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2 edition of Regulation and function of mammalian septins during cell division. found in the catalog.

Regulation and function of mammalian septins during cell division.

Mark Christopher Surka

Regulation and function of mammalian septins during cell division.

by Mark Christopher Surka

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Published .
Written in English


About the Edition

Septins are required for cell division in a number of organisms ranging from Saccharomyces cerevisiae to humans. In addition, these proteins appear to play a role in several other processes such as secretion, neuronal guidance, and neurite outgrowth. Given the breadth of their possible functions, septins must be carefully regulated. In this thesis I show that during cell division, septins may be regulated by phosphorylation. I show that one particular animal septin, Sept2, is phosphorylated in vitro by three kinases, Casein Kinase II, CAMP-dependent kinase, and Protein Kinase C. Moreover, phosphorylation by CAMP-dependent kinase results in disruption of Sept2"s ability to bind phospholipids. In vivo, Sept2 is phosphorylated on a Casein Kinase II site, and the in vivo phosphorylation increases during cell division, suggesting that septin phosphorylation may play a role in regulating different aspects of mitosis. Septin phosphorylation may affect protein-protein interactions between septin molecules or other proteins. In order to better understand the significance of septin phosphorylation, septin-interacting proteins were identified. I show that Sept2 associates in one or more complexes with several other septins. One of these septins, Sept9, associates with both the actin and microtubule networks, while Sept2 predominately associates with the actin cytoskeleton. This difference in localization not only occurs in interphase cells, but also throughout cell division. Like other septins studied to date, I show that Sept9 is required for cell division in tissue culture cells. Besides having a role in cell division, Sept9 also plays a role in regulating both the actin and microtubule cytoskeletons. Depletion of Sept9 through siRNA-transfection results in the loss of actin stress fibers and in an increase in acetylated tubulin levels. The loss of actin stress fibers results from a loss of ROCK signaling to myosin. In addition, I also found that Sept9 immunoprecipitates contain not only septin proteins, but also myosin heavy chain Ha, providing evidence to support a role for septins in regulating ROCK phosphorylation of myosin II. Finally I devise a model in which septin function during cell division is proposed along with a role for its regulation through changes in its phosphorylation status.

The Physical Object
Pagination227 leaves.
Number of Pages227
ID Numbers
Open LibraryOL19886892M
ISBN 100612942465

Microtubules (MTs) are polar polymers of α/β tubulin heterodimers that, besides forming the mitotic spindle during cell division, have diverse cell type–specific functions. that there is an additional level of control of MAP4 activity by regulation of MT stability through binding of mammalian septins to Regulation of the. Septins are conserved GTPases that form filaments and are required for cell division. During interphase, septin filaments associate with cellular membrane and cytoskeleton networks, yet the functional significance of these associations have, to our knowledge, remained unknown. We recently discovered that different septins, SEPT2 and SEPT11, regulate the InlB-mediated entry of Listeria.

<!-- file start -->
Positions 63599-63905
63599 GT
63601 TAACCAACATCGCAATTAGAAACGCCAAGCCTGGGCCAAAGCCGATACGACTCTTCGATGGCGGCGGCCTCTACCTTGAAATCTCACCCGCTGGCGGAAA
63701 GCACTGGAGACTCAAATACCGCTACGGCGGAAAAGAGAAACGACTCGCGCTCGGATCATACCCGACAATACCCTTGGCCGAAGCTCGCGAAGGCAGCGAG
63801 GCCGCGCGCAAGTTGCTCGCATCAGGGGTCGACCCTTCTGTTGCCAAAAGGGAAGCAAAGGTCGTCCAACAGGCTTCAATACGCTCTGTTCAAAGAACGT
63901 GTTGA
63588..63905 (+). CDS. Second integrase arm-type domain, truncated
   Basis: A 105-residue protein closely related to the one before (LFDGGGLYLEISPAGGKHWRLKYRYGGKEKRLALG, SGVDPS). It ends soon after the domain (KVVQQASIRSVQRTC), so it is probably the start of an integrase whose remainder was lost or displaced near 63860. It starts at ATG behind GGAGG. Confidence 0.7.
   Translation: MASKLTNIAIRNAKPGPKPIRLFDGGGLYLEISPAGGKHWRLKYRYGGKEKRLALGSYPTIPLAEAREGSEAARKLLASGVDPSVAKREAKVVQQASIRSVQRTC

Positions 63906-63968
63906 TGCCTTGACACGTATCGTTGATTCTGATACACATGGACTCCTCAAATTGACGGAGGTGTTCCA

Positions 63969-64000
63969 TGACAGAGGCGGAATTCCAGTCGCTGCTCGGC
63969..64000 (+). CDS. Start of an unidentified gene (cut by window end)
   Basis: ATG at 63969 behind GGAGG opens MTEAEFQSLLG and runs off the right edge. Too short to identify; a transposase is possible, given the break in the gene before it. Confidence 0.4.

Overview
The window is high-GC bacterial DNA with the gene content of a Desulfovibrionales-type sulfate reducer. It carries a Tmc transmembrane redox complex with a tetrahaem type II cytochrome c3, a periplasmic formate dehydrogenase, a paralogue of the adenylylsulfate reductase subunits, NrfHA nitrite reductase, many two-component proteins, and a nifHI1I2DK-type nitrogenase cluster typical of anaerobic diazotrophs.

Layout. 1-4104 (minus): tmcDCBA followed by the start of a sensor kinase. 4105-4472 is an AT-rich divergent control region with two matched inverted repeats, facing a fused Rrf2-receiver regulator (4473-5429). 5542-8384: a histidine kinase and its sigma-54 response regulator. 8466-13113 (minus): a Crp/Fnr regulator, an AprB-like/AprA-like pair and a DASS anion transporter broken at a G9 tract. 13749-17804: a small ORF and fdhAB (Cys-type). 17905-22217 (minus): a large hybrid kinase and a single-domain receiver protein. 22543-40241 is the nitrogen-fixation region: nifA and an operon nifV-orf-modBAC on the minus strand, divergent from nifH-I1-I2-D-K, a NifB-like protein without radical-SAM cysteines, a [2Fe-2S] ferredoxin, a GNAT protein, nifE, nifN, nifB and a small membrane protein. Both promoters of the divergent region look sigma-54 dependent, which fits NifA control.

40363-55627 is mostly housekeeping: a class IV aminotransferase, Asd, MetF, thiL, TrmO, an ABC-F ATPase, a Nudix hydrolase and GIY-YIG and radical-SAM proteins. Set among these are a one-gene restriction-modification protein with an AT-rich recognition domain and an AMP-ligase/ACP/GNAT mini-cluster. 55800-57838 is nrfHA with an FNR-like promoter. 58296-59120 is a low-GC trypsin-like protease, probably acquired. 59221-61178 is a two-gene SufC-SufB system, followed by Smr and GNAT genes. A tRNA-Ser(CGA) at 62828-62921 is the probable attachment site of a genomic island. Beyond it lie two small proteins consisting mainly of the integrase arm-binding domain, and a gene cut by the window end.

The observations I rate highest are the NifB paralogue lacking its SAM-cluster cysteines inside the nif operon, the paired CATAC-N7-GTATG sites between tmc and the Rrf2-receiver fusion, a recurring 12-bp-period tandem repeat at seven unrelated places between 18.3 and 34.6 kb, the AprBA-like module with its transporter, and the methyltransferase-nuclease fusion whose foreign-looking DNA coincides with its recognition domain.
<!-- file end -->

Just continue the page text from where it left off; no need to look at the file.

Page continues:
1 UMEÅ UNIVERSITY MEDICAL DISSERTATIONS New series nr: ISSN: ISBN: Cytoskeletal Filament Systems Assembly, Regulation, and Interplay in Mammalian Cells. The murine septin4 gene (Sept4) has been implicated in diverse cellular functions, including cytokinesis, apoptosis, and tumor suppression. Here, we investigated the function of Sept4 proteins during mouse development by creating a targeted deletion of the Sept4 genomic locus. Sept4 mutant mice are viable but male sterile due to immotile and structurally defective sperm.

not be necessary for septin function is supported by studies on the role of the Gin4p kinase in septin organization Gin4p binds directly to the septins and colocalizes with them for most of the cell cycle (see Fig. 5a,a 9), suggesting that it plays an important role in septin funct In Dgin4cells, the septins. Given the proposed role of septins in cell membrane dynamics, we investigated the function of septins during FcγR-mediated phagocytosis. We show that several septins are expressed in RAW and J mouse macrophage cell lines and that SEPT2 and SEPT11 are colocalized with submembranous actin-rich structures during the early stages of FcγR.


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Regulation and function of mammalian septins during cell division by Mark Christopher Surka Download PDF EPUB FB2

Function and Regulation of Septins During Mammalian Cell Division Mathew Paul Estey Doctor of Philosophy Department of Biochemistry University of Toronto Abstract Septins are a family of GTP-binding proteins implicated in mammalian cell division.

Since theseAuthor: Mathew Estey. Introduction. Septins are a conserved family of cytoskeletal GTP-binding proteins that function in cytokinesis, cell polarity, and membrane remodeling in many eukaryotic cell types (1, 2).To contribute to these diverse process, septins polymerize into filaments and higher-order structures that organize the cell cortex into domains that are tightly controlled in time and/or space ().Cited by: Functions for mammalian septins have been described for two distinct steps in cell division: first during chromosome segregation, and, later, during cytokinesis (Kinoshita et al., ; Spiliotis et al., ).

Depletion of septins by RNAi induces defects in both of these processes, although with rather low penetrance, and in neither case has Cited by: In mammalian cells, septins colo-calize with both the actin and microtubule cytoskeletons and cell membranes, and they are thought to serve multiple functions ().